Her questioning about equity began before the direct challenge from artists of color, she says; it was immediately after the election of Donald Trump. She realized then that "we need something a little more explicitly committed to a non-dominant cultural hierarchy. The election was such a devastating blow and such a reveal of things that, in our liberal bubbles, we wanted to think didn’t exist.” Berg Wilson committed then to doing at least one show written by a woman, artist of color or LBGTQ playwright in her generally two- or three-production season, and to ensure that none of her casts were exclusively white.
“That felt like a step in the right direction,” she says. “But now it feels that’s not enough, either. That can be tokenism, just patting ourselves on the back.” She has reached out to black artists she’s worked with to say, “Whatever platform Catamounts is, I’m offering it to you.” She adds, “We’re small, but the platform includes a little bit of press attention and access to a moderate donor pool and some state and local funding."
“I’m on the verge of tears,” she admits. “It all feels so monumental. I want to do the right thing. I’m self-conscious about getting it right. I want to get out of the way. I want to support. I’m stumbling, but I’m stumbling forward.”
The Arvada Center’s bread and butter lies in the large-scale musicals presented regularly on the main stage. There’s also a black-box theater that does more daring work, sometimes traditional and sometimes new and contemporary, but rarely in any way political.
“Yes,” says executive director Philip Sneed, “We are all being challenged to step up and change the way we operate. This is a catalytic moment. We know we have to prove ourselves in the coming weeks, months and years. All I can do at the moment is offer you my words — and I say that knowing words don’t matter much right now.”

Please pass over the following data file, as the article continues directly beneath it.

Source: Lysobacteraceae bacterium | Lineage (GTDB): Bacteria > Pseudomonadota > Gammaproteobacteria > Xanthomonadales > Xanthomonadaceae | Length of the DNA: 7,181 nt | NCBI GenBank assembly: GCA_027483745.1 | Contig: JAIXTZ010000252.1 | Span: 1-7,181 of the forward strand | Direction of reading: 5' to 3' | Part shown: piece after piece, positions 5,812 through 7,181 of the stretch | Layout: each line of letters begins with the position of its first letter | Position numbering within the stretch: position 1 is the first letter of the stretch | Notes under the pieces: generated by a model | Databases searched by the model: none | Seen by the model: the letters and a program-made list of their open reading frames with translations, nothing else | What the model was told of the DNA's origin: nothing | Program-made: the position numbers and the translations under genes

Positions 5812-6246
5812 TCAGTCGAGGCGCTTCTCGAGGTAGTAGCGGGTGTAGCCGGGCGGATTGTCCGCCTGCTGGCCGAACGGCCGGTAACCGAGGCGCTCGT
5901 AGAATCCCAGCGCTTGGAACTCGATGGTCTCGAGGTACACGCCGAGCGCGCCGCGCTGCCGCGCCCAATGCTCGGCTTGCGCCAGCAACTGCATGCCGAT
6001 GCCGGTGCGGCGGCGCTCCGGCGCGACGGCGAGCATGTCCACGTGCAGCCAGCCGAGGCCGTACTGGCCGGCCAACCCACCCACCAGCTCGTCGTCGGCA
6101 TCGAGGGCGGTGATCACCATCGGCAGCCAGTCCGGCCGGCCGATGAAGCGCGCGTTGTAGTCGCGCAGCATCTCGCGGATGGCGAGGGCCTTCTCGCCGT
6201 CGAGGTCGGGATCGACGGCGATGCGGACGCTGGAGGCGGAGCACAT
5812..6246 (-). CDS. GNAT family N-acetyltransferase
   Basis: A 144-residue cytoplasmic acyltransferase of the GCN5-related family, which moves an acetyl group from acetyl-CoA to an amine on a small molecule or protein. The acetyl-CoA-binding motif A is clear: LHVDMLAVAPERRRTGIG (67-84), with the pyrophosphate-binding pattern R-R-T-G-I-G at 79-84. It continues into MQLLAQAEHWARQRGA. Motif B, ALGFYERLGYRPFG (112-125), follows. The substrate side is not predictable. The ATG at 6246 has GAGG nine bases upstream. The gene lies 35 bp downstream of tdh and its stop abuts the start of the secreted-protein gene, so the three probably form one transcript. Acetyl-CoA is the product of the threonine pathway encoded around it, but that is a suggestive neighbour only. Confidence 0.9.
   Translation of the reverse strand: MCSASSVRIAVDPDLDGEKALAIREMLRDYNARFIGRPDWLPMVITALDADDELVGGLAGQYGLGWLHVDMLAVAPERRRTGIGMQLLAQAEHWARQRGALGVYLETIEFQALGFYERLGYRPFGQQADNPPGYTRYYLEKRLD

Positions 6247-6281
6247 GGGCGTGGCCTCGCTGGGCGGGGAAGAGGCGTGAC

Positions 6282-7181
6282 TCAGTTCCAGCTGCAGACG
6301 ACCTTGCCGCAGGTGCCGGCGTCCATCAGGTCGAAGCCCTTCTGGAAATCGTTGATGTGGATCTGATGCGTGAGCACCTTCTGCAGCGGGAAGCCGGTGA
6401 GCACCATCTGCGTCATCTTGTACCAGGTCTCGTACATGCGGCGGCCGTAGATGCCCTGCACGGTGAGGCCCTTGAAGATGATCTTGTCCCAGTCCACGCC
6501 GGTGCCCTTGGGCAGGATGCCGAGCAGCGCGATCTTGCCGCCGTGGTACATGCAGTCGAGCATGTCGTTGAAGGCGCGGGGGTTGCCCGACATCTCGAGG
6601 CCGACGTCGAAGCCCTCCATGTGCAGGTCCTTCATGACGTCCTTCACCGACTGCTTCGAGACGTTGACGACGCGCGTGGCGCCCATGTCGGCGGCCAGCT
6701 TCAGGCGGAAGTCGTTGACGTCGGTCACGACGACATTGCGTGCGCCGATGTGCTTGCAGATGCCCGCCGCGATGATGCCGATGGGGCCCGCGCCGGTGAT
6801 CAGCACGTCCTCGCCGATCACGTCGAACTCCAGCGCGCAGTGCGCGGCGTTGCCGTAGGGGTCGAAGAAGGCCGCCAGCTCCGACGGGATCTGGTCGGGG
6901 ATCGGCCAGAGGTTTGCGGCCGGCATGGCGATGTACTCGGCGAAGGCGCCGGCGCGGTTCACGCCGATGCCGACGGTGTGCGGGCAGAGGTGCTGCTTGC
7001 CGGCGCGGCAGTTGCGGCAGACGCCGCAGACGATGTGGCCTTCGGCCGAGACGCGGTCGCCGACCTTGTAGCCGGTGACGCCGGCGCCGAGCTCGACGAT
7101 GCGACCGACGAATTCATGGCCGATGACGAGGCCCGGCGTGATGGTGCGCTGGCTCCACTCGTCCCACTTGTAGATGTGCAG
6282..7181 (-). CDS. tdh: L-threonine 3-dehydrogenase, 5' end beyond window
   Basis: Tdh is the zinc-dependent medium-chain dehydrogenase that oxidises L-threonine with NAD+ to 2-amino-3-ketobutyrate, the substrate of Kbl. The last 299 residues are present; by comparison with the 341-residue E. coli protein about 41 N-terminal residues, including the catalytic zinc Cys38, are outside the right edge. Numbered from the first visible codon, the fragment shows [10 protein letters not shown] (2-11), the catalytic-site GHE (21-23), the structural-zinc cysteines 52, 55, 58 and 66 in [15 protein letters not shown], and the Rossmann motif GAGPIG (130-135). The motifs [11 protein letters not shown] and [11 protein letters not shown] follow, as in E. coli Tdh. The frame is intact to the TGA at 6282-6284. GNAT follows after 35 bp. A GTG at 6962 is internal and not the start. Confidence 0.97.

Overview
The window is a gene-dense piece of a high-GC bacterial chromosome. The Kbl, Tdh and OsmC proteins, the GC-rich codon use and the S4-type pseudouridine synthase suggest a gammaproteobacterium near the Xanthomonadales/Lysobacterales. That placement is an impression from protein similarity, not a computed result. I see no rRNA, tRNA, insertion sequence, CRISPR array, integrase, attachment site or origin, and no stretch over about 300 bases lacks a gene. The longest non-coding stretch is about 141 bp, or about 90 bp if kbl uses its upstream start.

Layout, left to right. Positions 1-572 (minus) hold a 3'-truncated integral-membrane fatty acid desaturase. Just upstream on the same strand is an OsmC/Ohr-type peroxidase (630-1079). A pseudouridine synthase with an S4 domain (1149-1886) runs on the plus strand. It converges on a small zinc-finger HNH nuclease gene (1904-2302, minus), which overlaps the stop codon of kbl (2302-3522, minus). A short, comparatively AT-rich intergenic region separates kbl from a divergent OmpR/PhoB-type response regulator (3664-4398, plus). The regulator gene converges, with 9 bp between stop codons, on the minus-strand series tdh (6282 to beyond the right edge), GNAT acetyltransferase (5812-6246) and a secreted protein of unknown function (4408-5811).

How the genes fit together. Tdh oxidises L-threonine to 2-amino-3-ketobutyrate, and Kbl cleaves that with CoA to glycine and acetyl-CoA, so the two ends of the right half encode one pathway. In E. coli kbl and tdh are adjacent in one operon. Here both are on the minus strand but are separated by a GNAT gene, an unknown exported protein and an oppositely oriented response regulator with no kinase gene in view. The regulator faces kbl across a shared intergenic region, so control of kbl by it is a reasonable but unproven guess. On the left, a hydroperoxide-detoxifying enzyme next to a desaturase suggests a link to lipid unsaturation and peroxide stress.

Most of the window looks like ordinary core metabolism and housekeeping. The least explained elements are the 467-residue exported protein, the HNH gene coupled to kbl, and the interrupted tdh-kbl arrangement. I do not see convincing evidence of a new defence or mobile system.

He continues: “We have not been able to achieve much diversity; that is something we need to do better at. I don’t want to speak for what artists of color want, but it’s a mistake to assume they only want to do plays by playwrights of color. I believe the great plays of yesterday and today should be open to people of color. It’s as valuable to give a person of color an opportunity to play Hamlet.”
Westword was unable to speak with artistic director Chris Coleman at the Denver Center, but the publicist sent the following statement: “The Denver Center for the Performing Arts is committed to the Black Lives Matter movement. We are developing an actionable plan to elevate opportunities for all persons of color throughout the organization. Lydia Garcia, Executive Director of Equity and Organization Culture, will be working with a cross-departmental team to further the organization’s commitment to Equity, Diversity and Inclusion on our stages, in our classrooms and throughout our artistic and administrative teams. According to Lydia, ‘We are listening deeply to the need being expressed and committed to the necessary work of self-reflection, honest assessment and lasting change.’ We look forward to sharing our plans broadly in the future.”
The Aurora Fox, where the indomitable Helen Murray has been the artistic director for two years, has attracted more black audience members than most local venues. Since coming on board, Murray has mounted several challenging plays, including Tearrance Arvelle Chisholm’s Hooded, or Being Black for Dummies and Tony Kushner’s complex and provocative musical Caroline, or Change. Murray is clear in her response to today’s challenges: “I think that the current unrest should remind white people in leadership to be keenly aware of their whiteness and the privilege that comes with it. I consider myself someone who has worked hard to make space for artists of color, but that does not mean that the work is done. I have to be aware of my biases, my part in a system of racism (whether or not I subscribe to it). I live in and am part of a racist system. We all are, so we are all responsible for helping to dismantle it.
“It should feel uncomfortable to make decisions without people of color being recognized as anything other than a vital part of our full American story. They are not a subset of our narrative — they are our collective narrative. It should feel wrong to make art that is not diverse, because then that art is not truthful. It fails to tell our full story. We should be assessing or reassessing how we operate, and make choices to make sure the full story gets told. These past couple weeks have made me supremely uncomfortable — and that means I still have work to do for my audiences and artists.”